by: Patrick Gill
I have been an intermittent fan of RuPaul’s Drag Race since its first season. I actually have watched this season closely, with a lot of love for Jinx Monsoon and Alaska Thunderfuck. It’s fun, kitschy, it’s choc-a-block with laughs, and yes it has many flaws. I will get to those soon.
With the rise of “Let’s Have a Kiki” and a resurgence of the 1990 film Paris Is Burning it seems that drag vernacular is finding its way into larger portions of the gay community, even beyond*. I admit to indulging – I have self-identified playfully as a Butch Queen, I have delved into the occasional read, some of my dance moves were obviously lifted from Legendary Pepper LaBejia, I even used to live in an apartment referred to as SWISS HAUS (we liked to stay neutral on drama). But I have had my reservations, I steer away from terms like “fishy” and find realness to be a whole minefield of answers and analysis.
This fifth season of RuPaul’s Drag Race also sees the greatest increase in use of drag terms—as if there was a focus on reading, on declaring “No T, No Shade” REGULARLY , on femininity and “fishiness” and “realness”, and working up a drag vocabulary for the audience at home to play along with. The thing is though, it is not just drag speak, that language was also created and developed by trans* women, especially women of color; it has been honed and crafted in drag circles, where men dress as women, but origins do exist with women—who now often bear the brunt of oppression in a gay fight for assimilation and acceptance.
This is especially worrisome given the show and RuPaul’s troubled history with transgendered women. From songs that use the word tr**ny, to the regular “SheMail” joke when messages are delivered ,and even past rules that disavow trans* contestants; It should be mentioned though that contestants have come out as trans after competing, and in this season with Monica Beverly Hillz during. Yes, RuPaul has (now) had trans* women on his show, and he definitely brings out queens of many races and ethnicities, but he is not beloved, for extensive reasons, by members of the trans* community.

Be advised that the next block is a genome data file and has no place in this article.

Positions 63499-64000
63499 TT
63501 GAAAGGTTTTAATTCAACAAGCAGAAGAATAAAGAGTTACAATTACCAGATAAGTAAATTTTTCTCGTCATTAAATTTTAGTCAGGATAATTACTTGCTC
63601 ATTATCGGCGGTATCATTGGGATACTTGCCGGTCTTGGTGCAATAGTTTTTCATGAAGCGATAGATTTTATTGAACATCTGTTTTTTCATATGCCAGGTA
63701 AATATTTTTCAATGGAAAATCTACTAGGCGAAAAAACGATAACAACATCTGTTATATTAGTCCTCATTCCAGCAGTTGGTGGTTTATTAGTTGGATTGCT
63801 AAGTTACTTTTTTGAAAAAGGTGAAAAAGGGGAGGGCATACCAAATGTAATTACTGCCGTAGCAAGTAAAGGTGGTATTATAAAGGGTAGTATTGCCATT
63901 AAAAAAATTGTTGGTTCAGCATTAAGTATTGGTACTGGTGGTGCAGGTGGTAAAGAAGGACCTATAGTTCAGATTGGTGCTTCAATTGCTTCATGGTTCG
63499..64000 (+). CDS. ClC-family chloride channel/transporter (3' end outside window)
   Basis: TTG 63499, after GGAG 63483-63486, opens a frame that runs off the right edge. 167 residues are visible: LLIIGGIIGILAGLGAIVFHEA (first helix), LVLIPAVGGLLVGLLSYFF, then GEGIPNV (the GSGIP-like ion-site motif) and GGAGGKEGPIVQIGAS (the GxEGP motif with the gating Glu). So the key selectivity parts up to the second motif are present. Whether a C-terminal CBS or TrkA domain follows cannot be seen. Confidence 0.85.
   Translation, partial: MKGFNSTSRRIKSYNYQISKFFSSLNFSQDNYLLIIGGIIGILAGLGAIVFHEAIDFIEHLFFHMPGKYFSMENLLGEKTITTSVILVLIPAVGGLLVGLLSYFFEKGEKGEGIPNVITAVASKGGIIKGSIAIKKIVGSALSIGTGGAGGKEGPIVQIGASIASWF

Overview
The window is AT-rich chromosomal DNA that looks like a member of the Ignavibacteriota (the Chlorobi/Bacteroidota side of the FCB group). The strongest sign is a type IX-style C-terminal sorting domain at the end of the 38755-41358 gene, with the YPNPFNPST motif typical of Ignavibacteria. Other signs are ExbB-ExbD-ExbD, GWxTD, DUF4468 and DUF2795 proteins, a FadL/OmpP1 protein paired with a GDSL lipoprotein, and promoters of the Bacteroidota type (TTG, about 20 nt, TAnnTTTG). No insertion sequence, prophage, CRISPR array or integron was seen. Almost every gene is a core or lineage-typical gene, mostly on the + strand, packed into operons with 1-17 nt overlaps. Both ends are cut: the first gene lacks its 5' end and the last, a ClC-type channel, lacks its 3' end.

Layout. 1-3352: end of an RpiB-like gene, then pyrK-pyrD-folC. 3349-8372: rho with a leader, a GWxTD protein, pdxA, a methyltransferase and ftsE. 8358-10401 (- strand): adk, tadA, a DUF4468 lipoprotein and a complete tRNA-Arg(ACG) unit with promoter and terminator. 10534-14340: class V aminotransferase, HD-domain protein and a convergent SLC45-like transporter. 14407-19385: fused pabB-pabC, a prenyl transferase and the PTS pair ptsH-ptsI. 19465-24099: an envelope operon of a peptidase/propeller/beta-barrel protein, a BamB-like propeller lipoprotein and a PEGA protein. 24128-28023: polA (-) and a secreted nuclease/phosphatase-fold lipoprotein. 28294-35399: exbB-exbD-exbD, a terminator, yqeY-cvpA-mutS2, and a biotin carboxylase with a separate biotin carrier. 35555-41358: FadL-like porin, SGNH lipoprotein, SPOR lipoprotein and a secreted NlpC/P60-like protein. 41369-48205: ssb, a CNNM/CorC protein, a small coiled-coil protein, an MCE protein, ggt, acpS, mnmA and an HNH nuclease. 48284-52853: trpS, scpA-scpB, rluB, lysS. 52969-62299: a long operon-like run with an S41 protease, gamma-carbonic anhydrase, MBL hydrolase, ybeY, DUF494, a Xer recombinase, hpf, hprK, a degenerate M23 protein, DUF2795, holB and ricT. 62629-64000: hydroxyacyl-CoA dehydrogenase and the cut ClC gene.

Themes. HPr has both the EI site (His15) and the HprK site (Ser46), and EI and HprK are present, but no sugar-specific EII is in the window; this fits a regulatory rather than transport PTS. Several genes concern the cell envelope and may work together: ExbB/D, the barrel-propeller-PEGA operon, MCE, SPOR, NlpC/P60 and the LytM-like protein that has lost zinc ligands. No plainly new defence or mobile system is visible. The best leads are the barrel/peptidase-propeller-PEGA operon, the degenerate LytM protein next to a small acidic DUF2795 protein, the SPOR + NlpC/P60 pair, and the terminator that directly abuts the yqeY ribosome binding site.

Yet this use of language persists. I understand that it is not entirely a language made by trans* women, but you would think somewhere in explanations they might come up. Instead viewers are imbibing the talk, loving it (because the phrases are fun and catchy) and remaining none the wiser. I am reminded of Randall Jenson writing about Summer in Boystown 2011, when racism and classism flared up and were more visible than ever. In his self-described read of Boystown Jenson artfully dressed down the hypocrisies of wealthier gay men fearing and castigating queer youth of color, while still maintaining an understanding for many community members:
“Cultural creativity cannot be captured, instead it must be earned. So I want to start a new rule – if you aren’t interested in being around a fag, queen or ball kid, don’t go prancing up and down Halsted Street drunk, shouting that you’re going to “kiki” with your friends at frat-boy Thursdays. Or asking what’s the latest “t” about the local bar. Or “gagging” over your suburban girlfriend’s new shoes.”
That was the section that spoke most to me. Though I understand the drag community has given life to these terms, even created new ones, there is still a community being ignored. And with the proliferation of this language, it’s not so much drag queens that I am concerned about.
What I am troubled by is the disconnect, that the gay community at large will use the language rooted in trans* history without recognizing whom it comes from; Worse even, that the gay community will use this piece of culture and ignore their trans* sisters and siblings or continue to vilify them. We should know better than to deny people their history and culture, we should understand what a source of power these things can be, to not steal them not use them, even if it is done in ignorance.
I want to acknowledge that I am a white cisgendered male of a privileged background; I also have no appropriate answer for the questions I am posing or discussion I am starting; nor do I think any answer I give would be correct, I’m not a progenerator of the language being used, it isn’t my place). Maybe you treat this language like candy: for white and or cis-people, don’t take too much of it or you will get sick; or maybe we should act like a vegan with food– you need to know where it comes from, what’s “in it” before, and acknowledge often what you can and cannot eat/say.
That is the lexicon devil, finding out the language you use isn’t really yours. It’s then examining how, when, or if you can use it; your intentions, your recognition its wrestling with respect and identity and heritage. It’s the trickiness of the tongue and admitting you need to learn, and learning, a lot of learning. It’s having fun with language, we all should love our language, but we always must check if it is at someone’s expense.
*A straight man recently said to me “No T/Tea No Shade” at The Hideout—on a non-Chances night, the world is changed.